Diet for Height


Everything you eat should be as fresh as possible. Spoiled, moldy, or rancid foods (especially if they contain rancid fats or oils) are high in carcinogens. Throw out perishables that are more than 3 days old or that are clearly past their prime. (Put them on the compost pile unless they are meat, bones, or foods high in grease or oil). Reduce your consumption of preserved foods unless they are fermented.Choose fresh, raw foods over canned or even frozen foods. Just picked is even better. Growing your own vegetables and fruits would be the best.


Reduce your consumption of deep-fat fried foods, especially French Fries, which are often made in old, rancid oil. Reduce your consumption of beef and pork (high in fat, much of which is polyunsaturated, which becomes rancid more quickly). Eat more fresh fish, lamb, fowl, and wild game.


Increase your consumption of foods high in vitamin C: oranges, limes, lemons, green peppers, ripe tomatoes, etc. Use natural vitamin C powder mixed into freshly-squeezed orange juice to increase your vitamin C intake. Also, add some lemon juice from fresh lemons into your orange juice to provide a more complete intake of vitamin C and the synergistically-acting bioflavonoids (sometimes called vitamin P). Vitamin C is vital in keeping the immune system functioning properly.


Avoid fat and sugar. Especially reduce your consumption of ice cream, which has high levels of both fat and sugar, plus usually artificial coloring and flavoring. Avoid margarine completely, which is high in polyunsaturated, hydrogenated fat (a totally artificial form of fat) and usually has artificial coloring and flavoring. (Butter, used sparingly, is better). Reduce your intake of processed oils, mayonnaise, salad dressings, etc. Mono- unsaturated oils like olive oil are preferable to polyunsaturated and/or hydrogenated oils.


Reduce your consumption of salt (except in miso soup, see #6 below), because cancerous cells are high in sodium, low in potassium, which is the exact opposite of normal cells. Vegetables, fruits, and cereals are high in potassium. Eat organic produce that is unsprayed with pesticides so that you don’t have to wash them very much; potassium is very water soluble and is easily lost by soaking or washing the fruits and vegetables in water. Avoid water softeners which add sodium and remove vital minerals such as calcium and magnesium in the water. Drink hard water which contains these minerals (use bottled spring water, if local water is soft or polluted).


Eat more fermented foods, especially miso soup and low-fat yogurt (without sugar, fructose, honey, etc.). These foods have lactobacillus and other bacteria which have ant tumor (and cholesterol-reducing) properties.


Increase your consumption of yellow, orange, and dark green vegetables and fruits, which are high in beta-carotene (pre-vitamin A), a potent anti-carcinogen, such as:

  • Seaweeds (as in sushi)-“nori,” “kombu,” “hijiki,” “wakame,” in Japanese
  • Butternut squash, Golden Acorn squash, Spaghetti squash, etc.
  • Carrots, parsnips, etc.
  • Spinach, beet greens, dandelion greens, amaranth greens, turnip greens, kale, etc.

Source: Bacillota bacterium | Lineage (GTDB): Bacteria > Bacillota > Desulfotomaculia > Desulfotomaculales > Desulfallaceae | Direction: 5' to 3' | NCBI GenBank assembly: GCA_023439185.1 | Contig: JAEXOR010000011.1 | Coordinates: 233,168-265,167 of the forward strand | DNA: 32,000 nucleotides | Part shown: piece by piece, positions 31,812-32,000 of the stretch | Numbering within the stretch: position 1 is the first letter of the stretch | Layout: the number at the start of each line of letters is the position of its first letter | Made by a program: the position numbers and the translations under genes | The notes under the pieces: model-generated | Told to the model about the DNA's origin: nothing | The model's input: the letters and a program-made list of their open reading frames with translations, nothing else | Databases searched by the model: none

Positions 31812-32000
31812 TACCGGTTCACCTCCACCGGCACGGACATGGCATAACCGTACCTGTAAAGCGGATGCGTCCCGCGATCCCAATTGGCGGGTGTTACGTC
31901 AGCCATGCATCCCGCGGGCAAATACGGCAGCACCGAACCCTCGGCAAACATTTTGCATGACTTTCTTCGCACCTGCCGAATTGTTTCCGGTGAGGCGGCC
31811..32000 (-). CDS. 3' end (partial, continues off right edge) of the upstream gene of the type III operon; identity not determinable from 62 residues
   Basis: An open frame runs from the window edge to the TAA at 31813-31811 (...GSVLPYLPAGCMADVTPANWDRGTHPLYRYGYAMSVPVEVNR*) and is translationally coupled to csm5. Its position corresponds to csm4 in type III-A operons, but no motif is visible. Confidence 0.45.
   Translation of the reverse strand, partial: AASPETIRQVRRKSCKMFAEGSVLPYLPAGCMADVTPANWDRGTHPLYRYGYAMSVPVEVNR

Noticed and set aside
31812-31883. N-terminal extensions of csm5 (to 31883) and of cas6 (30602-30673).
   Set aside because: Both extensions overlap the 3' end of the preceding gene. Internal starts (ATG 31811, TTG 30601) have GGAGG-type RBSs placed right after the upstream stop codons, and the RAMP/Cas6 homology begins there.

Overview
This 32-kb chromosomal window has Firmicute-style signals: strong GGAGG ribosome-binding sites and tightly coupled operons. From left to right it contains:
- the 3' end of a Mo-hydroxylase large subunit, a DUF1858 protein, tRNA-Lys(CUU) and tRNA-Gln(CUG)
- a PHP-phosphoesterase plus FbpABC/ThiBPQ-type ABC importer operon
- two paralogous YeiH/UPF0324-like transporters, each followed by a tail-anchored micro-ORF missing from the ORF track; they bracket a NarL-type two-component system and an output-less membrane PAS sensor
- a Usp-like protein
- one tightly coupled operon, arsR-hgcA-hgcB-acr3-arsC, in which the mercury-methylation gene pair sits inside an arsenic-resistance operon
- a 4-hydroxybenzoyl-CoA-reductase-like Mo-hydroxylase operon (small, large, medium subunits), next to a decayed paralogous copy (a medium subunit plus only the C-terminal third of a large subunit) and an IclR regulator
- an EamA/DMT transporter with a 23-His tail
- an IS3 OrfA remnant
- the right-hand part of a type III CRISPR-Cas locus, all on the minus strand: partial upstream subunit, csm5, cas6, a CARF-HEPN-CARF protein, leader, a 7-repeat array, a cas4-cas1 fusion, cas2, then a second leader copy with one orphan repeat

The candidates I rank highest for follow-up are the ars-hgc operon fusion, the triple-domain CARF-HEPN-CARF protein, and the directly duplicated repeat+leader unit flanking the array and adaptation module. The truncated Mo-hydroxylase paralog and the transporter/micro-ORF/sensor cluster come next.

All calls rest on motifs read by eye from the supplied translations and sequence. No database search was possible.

• Sweet potatoes, yams, etc.
  • Peaches, apricots, and nectarines
  • Cantaloupe, papaya, mango, etc.


Increase your consumption of chlorophyll and folic acid, i.e., green vegetables: alfalfa sprouts, other sprouts, lettuce (dark green kinds), spinach, cabbage, broccoli, peas, etc. Chlorophyll has free radical-reducing properties. Free radicals are extremely reactive molecules thought to cause mutations in DNA resulting in cancer. Folic acid, one of the B-vitamins, is necessary for many of the metabolic processes in the body, including the synthesis of DNA and RNA; thus, folic acid is vital for proper cell growth and division. Folic acid deficiency is one of the most common vitamin deficiencies and may be partly responsible for the high rates of cancer in this country.


Increase your fiber intake: oat bran (or oatmeal), rice bran (or brown rice), wheat bran (or whole wheat products), beans, lentils, cucumbers, broccoli, barley, etc. Fiber reduces stool transit time by providing bulk, which helps speed up the elimination of carcinogens from the intestinal tract. Fiber may therefore help prevent colon cancer. (Fiber also reduces blood cholesterol levels.)


Increase your intake of cruciferous vegetables: broccoli, cauliflower, cabbage, and brussel sprouts. These vegetables contain chemicals which have ant tumor properties.


Increase your intake of foods in the garlic and onion family. These foods contain a chemical called “diallyl disulfide,” which has been found to prevent cancer.


Reduce your alcohol consumption if you drink. Eliminate any drugs you don’t need to take. Alcohol, nicotine, and other drugs may be a promoter of cancer by altering hormone levels in the body. Some cancers, such as breast and prostate cancer, are thought to be related to elevated levels of certain hormones in the body.


Reduce your caloric intake. Reduce your body weight if you are overweight. Studies on laboratory animals show that caloric restriction extends their lifespan significantly and reduces the incidence of tumors. Also, breast cancer mortality rates seem to be directly proportional to fat and sugar intake and body mass (height and weight). So eat small portions of highly nutritious, but low in fat foods that are as fresh and unprocessed as possible.